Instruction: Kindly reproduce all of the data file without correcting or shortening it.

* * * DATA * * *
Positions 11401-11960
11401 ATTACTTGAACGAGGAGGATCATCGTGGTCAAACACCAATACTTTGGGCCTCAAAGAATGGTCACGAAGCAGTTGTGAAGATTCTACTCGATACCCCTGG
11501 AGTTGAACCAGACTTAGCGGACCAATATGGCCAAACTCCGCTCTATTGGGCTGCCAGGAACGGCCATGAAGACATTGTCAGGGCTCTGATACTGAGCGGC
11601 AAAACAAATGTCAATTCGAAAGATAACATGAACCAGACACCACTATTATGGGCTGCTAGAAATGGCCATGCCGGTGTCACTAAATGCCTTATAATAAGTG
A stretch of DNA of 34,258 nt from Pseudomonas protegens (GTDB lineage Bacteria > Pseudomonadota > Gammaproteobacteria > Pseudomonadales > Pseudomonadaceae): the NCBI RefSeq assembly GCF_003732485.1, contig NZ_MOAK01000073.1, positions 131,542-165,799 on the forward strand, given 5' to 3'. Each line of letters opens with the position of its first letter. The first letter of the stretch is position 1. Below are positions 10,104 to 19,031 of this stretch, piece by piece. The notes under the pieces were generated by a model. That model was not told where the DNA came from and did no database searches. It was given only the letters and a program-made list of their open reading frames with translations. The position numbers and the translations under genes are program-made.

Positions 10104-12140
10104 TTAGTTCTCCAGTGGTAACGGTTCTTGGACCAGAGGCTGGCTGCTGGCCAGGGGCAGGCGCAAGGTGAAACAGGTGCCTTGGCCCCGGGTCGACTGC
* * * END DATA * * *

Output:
Positions 11401-11960
11401 ATTACTTGAACGAGGAGGATCATCGTGGTCAAACACCAATACTTTGGGCCTCAAAGAATGGTCACGAAGCAGTTGTGAAGATTCTACTCGATACCCCTGG
11501 AGTTGAACCAGACTTAGCGGACCAATATGGCCAAACTCCGCTCTATTGGGCTGCCAGGAACGGCCATGAAGACATTGTCAGGGCTCTGATACTGAGCGGC
11601 AAAACAAATGTCAATTCGAAAGATAACATGAACCAGACACCACTATTATGGGCTGCTAGAAATGGCCATGCCGGTGTCACTAAATGCCTTATAATAAGTG
A stretch of DNA of 34,258 nt from Pseudomonas protegens (GTDB lineage Bacteria > Pseudomonadota > Gammaproteobacteria > Pseudomonadales > Pseudomonadaceae): the NCBI RefSeq assembly GCF_003732485.1, contig NZ_MOAK01000073.1, positions 131,542-165,799 on the forward strand, given 5' to 3'. Each line of letters opens with the position of its first letter. The first letter of the stretch is position 1. Below are positions 10,104 to 19,031 of this stretch, piece by piece. The notes under the pieces were generated by a model. That model was not told where the DNA came from and did no database searches. It was given only the letters and a program-made list of their open reading frames with translations. The position numbers and the translations under genes are program-made.

Positions 10104-12140
10104 TTAGTTCTCCAGTGGTAACGGTTCTTGGACCAGAGGCTGGCTGCTGGCCAGGGGCAGGCGCAAGGTGAAACAGGTGCCTTGGCCCCGGGTCGACTGC